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Aurora is probably most recognized by contemporary society as the homestead of the wacky Wayne's World characters in the popular early-1990s comedy, which stemmed from a Saturday Night Live skit with Mike Myers and Dana Carvey. But, as you may have guessed, there's more to Aurora than a goofy movie. it's actually one of the most sought-after communities west of Chicago.
Aurora got its start in 1834 when Samuel and Joseph McCarty, brothers from New York, chose to build a mill at a bend in the Fox River. It was a prime site for settlement because the river served as both a power source and a means of transportation for the area. The growing colony was incorporated a decade later in 1845, as other mills and factories sprung up along the waterway. At the same time, a separate settlement formed on the opposite side of the river, but by 1857 the two were combined, creating a single community. Unfortunately, the union wasn't as simple as building a quick bridge and calling it a day. In the following year there was constant jockeying for municipal power as both sides vied to establish themselves as the central core. So it was finally determined the town hall and other official offices would be situated on an island in the middle of the river, which still remains Aurora's city center to this day.
After the marriage of the river's two sides, Aurora quickly developed into a bustling manufacturing town that provided, among other things, building materials for that little boomtown directly to the east (Chicago). Construction and repair shops for the Chicago, Burlington & Quincy Railroad were also located in Aurora beginning in the mid-1850s, and they became the largest employer in the city. In the following decades, Aurora attracted thousands of European immigrants who crossed the Atlantic in search of jobs and to escape the war-torn continent. The new wave of residents joined the ranks of blue-collar workers who thrived in Aurora's deep-seated industrial hotbed.
Aurora remained a manufacturing mecca until the 1980s, when many of the town's plants closed down. Aurora was forced to think creatively and to find another economy on which the city could operate. As result, downtown Aurora was redeveloped and populated and business parks and new residential communities were built to attract new residents to the area. The town also added riverboat casinos to boost city revenues, which have become some of Aurora's most popular tourist attractions.
Now, Aurora is one of the more diverse communities located outside of Chicago. It has attracted thousands of Mexican-American immigrants over the past couple of decades, and the town has experienced steady growth since the 1990s. The one thing that Aurora grapples with is its identity in relation to Chicago ... Some call it a Chicago suburb, but most Aurora residents will tell you Aurora is an independent city, distinct from Chicago.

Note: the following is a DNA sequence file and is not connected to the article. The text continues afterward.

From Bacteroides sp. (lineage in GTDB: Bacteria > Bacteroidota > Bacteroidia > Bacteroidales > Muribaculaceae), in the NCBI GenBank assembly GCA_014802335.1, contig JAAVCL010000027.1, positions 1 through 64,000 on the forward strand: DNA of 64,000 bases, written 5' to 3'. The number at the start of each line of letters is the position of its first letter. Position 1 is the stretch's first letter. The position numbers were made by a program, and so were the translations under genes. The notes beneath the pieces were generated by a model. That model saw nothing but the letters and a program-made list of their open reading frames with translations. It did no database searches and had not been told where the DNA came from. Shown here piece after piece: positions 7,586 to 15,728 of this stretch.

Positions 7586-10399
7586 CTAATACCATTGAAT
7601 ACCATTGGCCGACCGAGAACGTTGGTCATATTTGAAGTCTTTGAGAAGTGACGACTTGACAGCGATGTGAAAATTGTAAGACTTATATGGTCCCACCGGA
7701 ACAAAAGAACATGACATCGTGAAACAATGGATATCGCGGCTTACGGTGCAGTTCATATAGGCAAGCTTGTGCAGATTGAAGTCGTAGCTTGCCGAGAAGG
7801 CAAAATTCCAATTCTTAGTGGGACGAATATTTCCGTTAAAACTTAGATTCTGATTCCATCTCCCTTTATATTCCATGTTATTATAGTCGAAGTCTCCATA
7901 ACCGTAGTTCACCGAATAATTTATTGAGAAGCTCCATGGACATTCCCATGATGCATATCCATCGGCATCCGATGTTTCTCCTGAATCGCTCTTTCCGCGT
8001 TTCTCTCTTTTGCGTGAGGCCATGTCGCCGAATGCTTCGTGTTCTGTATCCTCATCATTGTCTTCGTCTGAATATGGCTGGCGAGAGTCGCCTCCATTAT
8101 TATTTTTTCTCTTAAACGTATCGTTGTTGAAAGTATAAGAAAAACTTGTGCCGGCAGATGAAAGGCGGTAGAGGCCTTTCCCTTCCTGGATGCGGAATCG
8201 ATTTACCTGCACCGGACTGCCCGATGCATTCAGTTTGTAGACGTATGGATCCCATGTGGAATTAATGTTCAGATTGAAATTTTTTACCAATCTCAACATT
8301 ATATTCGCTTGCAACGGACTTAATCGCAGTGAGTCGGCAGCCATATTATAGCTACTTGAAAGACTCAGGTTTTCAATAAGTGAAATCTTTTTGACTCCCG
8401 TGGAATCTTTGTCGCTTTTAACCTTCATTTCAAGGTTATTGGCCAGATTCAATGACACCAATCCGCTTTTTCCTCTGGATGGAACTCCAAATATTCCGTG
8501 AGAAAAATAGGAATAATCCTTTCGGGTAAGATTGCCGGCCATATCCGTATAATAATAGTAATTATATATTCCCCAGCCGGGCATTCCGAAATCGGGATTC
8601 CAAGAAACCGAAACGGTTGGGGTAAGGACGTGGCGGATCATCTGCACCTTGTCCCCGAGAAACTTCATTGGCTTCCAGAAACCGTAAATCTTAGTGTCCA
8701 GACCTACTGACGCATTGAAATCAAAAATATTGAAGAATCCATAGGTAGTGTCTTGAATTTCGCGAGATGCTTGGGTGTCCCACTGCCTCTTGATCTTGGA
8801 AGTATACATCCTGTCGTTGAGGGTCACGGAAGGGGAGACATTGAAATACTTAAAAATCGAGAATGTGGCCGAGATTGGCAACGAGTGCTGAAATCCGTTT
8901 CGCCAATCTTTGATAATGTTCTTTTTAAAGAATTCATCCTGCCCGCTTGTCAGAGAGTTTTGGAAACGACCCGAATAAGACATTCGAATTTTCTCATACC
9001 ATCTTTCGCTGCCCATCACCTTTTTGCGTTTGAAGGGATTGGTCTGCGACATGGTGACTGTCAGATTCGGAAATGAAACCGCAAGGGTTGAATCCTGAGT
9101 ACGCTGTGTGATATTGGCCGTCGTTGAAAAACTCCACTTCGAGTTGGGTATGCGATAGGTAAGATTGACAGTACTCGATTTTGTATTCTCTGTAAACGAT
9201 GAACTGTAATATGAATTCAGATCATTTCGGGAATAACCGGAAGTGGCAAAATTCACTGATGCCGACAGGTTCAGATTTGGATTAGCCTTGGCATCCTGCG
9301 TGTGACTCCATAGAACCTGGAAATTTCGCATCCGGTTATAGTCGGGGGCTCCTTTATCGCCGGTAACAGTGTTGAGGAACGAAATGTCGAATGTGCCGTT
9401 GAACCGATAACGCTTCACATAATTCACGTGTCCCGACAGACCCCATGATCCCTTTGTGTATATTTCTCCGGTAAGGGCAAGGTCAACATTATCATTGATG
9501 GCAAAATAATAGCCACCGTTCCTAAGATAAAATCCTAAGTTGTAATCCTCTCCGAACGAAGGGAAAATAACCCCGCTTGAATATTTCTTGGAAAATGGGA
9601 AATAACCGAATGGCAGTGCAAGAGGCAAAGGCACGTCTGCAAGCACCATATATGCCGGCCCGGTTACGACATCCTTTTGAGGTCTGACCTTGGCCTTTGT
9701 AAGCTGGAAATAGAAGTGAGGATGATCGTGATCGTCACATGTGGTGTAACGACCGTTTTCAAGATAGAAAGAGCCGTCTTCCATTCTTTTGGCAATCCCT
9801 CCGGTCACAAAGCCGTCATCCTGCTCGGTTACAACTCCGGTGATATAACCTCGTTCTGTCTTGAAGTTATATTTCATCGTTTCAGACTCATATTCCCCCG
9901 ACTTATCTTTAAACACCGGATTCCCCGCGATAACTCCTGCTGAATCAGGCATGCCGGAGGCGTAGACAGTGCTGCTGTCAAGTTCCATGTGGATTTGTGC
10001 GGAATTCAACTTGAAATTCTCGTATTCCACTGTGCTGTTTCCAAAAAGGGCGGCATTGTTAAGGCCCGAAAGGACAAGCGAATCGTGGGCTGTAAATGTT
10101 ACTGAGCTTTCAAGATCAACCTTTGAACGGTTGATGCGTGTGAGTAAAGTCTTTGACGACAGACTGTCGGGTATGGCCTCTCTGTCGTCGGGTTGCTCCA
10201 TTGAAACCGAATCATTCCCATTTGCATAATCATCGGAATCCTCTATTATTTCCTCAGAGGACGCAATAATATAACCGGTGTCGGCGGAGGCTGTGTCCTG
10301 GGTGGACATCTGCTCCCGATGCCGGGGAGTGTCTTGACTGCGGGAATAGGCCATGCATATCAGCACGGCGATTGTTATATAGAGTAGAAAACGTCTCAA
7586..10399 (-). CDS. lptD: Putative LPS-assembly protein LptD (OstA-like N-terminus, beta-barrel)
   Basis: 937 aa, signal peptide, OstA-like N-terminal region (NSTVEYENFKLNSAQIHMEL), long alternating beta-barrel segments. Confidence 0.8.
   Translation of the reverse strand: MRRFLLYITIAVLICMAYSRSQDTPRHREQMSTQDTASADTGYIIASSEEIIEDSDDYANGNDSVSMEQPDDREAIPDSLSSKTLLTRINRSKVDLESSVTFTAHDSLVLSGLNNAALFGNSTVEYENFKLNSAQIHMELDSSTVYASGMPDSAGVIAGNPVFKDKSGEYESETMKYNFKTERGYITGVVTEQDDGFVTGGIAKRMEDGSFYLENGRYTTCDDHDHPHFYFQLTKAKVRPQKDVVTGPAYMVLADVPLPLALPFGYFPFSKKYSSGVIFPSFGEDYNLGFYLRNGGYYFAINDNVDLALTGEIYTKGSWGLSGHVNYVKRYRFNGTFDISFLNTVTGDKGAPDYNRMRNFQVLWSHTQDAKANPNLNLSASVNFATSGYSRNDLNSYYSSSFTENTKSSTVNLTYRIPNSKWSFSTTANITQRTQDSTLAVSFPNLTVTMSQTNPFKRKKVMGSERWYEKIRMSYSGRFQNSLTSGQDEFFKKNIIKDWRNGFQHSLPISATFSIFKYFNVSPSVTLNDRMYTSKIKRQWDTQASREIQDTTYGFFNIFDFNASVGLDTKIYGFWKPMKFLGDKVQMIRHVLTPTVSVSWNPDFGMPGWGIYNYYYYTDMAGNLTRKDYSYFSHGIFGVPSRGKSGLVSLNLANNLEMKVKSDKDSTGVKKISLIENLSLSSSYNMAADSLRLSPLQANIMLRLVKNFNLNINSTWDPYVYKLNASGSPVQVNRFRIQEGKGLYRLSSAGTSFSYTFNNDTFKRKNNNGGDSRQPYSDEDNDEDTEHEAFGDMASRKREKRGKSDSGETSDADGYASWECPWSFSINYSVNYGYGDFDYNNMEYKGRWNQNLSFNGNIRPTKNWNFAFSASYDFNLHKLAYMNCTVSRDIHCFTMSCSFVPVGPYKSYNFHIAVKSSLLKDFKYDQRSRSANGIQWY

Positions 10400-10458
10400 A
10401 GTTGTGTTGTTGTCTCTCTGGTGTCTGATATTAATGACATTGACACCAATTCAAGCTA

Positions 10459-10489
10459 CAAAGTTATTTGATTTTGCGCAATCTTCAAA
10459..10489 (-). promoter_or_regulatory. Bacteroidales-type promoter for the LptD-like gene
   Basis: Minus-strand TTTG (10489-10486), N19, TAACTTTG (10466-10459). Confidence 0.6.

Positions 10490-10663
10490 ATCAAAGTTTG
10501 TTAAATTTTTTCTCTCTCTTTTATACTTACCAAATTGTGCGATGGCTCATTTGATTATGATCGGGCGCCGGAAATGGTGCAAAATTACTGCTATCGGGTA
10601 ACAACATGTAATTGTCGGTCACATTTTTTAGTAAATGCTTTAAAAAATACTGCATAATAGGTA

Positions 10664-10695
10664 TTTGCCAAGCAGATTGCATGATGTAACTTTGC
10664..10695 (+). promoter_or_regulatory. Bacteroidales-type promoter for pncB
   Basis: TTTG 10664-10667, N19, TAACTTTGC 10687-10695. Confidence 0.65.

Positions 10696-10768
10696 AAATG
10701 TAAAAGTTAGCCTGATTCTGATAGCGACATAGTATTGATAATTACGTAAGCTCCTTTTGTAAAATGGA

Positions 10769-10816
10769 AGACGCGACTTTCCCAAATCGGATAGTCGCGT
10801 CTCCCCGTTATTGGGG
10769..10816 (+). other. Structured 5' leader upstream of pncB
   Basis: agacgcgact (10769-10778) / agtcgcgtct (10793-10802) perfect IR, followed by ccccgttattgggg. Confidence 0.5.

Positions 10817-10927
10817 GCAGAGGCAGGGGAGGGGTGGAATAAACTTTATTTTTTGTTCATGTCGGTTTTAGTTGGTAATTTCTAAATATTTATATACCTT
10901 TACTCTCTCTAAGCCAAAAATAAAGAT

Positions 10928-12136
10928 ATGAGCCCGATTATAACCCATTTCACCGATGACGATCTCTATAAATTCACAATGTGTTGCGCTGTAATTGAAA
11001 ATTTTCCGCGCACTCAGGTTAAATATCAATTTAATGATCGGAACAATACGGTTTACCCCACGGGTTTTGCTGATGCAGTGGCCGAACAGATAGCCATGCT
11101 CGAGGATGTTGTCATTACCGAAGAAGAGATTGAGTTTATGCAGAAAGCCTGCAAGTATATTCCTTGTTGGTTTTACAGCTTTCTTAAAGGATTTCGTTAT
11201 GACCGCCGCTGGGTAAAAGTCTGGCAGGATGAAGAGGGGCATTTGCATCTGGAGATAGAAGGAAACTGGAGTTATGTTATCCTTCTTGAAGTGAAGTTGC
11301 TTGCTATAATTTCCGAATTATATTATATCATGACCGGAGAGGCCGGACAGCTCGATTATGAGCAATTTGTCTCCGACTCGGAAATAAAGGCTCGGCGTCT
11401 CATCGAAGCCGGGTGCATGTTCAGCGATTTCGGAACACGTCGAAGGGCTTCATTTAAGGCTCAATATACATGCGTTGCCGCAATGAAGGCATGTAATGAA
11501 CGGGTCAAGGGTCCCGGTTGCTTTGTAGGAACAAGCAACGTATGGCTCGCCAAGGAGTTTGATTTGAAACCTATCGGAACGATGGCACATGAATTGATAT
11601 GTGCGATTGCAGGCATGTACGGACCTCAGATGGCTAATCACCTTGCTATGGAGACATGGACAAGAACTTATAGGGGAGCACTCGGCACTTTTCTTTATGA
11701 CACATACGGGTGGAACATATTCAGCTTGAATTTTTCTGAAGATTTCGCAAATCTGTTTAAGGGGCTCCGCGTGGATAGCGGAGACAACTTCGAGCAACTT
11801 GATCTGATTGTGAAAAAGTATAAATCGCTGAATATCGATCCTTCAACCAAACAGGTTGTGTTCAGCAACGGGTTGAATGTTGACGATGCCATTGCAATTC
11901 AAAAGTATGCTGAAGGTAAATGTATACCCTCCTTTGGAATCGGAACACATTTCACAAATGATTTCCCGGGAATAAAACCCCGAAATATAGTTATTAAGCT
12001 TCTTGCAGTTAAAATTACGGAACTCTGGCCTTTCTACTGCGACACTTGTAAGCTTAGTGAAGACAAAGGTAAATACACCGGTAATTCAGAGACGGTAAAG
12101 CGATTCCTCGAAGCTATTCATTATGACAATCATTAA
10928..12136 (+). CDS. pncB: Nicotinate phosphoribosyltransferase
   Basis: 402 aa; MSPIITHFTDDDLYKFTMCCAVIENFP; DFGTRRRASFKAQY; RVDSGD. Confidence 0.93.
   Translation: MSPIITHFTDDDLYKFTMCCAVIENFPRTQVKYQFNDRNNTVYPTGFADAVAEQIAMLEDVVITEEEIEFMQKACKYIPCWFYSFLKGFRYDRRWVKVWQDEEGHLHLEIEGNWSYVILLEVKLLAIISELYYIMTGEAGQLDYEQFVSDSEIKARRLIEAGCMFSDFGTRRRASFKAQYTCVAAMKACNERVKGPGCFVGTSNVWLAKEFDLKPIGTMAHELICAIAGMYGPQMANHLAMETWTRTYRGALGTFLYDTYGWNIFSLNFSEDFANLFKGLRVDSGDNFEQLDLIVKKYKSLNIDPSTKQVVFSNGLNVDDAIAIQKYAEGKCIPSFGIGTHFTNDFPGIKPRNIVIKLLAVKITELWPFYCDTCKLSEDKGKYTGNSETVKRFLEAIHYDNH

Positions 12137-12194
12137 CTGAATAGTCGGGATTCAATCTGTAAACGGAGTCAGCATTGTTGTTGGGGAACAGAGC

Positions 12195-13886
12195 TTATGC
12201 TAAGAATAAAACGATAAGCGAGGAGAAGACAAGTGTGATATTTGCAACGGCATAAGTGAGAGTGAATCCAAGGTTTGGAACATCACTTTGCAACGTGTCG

The first stop to make when touring Aurora's public lands is a no-brainer: at 325 acres, Phillips Park (1000 Moses Dr, 630-978-4774), on the southwest side of town, is the largest park in Aurora, and it offers everything you might hope to find in a community recreation spot. Start off at the Phillips Park Visitors Center, which offers small exhibits and general information about the park. From there, make your way to the Phillips Park Zoo (630-978-4700). It has year-round exhibits that include bald eagles, predatory cats, llamas, turkeys, and reptiles, to mention a few. Phillips Park also features a family aquatic center, which has public swimming pools and water slides. In addition to the swimming facilities, the aquatic center has sand volleyball courts and concessions with a small picnic area. The other big draw to Philips Park is the public golf course, but we'll get to that in due time...
For most recreation purposes Garfield Park (100 N Central Park Ave, 312-746-5092) has you covered. At 28 acres, Garfield Park has enough space for two baseball fields, tennis courts, an outdoor basketball court, a roller hockey rink, an ice skating rink in the winter, and a playground. Gather up the team or the family and make a trip to this fun outdoor Aurora destination.